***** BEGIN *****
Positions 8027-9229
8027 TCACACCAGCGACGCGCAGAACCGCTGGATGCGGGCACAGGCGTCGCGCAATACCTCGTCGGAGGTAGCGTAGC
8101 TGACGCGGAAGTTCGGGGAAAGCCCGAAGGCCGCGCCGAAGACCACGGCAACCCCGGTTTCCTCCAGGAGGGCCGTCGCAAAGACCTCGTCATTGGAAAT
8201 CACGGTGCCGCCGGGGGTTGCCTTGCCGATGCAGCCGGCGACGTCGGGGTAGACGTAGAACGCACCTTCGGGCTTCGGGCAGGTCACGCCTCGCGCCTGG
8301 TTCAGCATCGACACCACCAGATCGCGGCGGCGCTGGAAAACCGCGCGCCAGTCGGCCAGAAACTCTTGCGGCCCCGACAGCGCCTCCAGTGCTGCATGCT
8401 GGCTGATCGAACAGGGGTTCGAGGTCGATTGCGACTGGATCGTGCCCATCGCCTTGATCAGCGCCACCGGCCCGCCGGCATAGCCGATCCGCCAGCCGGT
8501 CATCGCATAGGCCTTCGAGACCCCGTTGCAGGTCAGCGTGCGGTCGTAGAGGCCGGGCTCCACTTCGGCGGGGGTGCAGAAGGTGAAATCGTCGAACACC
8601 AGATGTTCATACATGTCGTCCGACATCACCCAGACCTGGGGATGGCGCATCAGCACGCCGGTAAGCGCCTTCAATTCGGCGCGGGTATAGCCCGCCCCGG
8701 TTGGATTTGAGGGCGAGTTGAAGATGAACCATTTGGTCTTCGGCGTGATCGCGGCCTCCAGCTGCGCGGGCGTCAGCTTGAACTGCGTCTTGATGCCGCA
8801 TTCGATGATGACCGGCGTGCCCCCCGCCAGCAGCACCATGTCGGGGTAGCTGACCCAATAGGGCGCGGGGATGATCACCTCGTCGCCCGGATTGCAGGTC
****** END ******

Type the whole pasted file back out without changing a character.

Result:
Positions 8027-9229
8027 TCACACCAGCGACGCGCAGAACCGCTGGATGCGGGCACAGGCGTCGCGCAATACCTCGTCGGAGGTAGCGTAGC
8101 TGACGCGGAAGTTCGGGGAAAGCCCGAAGGCCGCGCCGAAGACCACGGCAACCCCGGTTTCCTCCAGGAGGGCCGTCGCAAAGACCTCGTCATTGGAAAT
8201 CACGGTGCCGCCGGGGGTTGCCTTGCCGATGCAGCCGGCGACGTCGGGGTAGACGTAGAACGCACCTTCGGGCTTCGGGCAGGTCACGCCTCGCGCCTGG
8301 TTCAGCATCGACACCACCAGATCGCGGCGGCGCTGGAAAACCGCGCGCCAGTCGGCCAGAAACTCTTGCGGCCCCGACAGCGCCTCCAGTGCTGCATGCT
8401 GGCTGATCGAACAGGGGTTCGAGGTCGATTGCGACTGGATCGTGCCCATCGCCTTGATCAGCGCCACCGGCCCGCCGGCATAGCCGATCCGCCAGCCGGT
8501 CATCGCATAGGCCTTCGAGACCCCGTTGCAGGTCAGCGTGCGGTCGTAGAGGCCGGGCTCCACTTCGGCGGGGGTGCAGAAGGTGAAATCGTCGAACACC
8601 AGATGTTCATACATGTCGTCCGACATCACCCAGACCTGGGGATGGCGCATCAGCACGCCGGTAAGCGCCTTCAATTCGGCGCGGGTATAGCCCGCCCCGG
8701 TTGGATTTGAGGGCGAGTTGAAGATGAACCATTTGGTCTTCGGCGTGATCGCGGCCTCCAGCTGCGCGGGCGTCAGCTTGAACTGCGTCTTGATGCCGCA
8801 TTCGATGATGACCGGCGTGCCCCCCGCCAGCAGCACCATGTCGGGGTAGCTGACCCAATAGGGCGCGGGGATGATCACCTCGTCGCCCGGATTGCAGGTC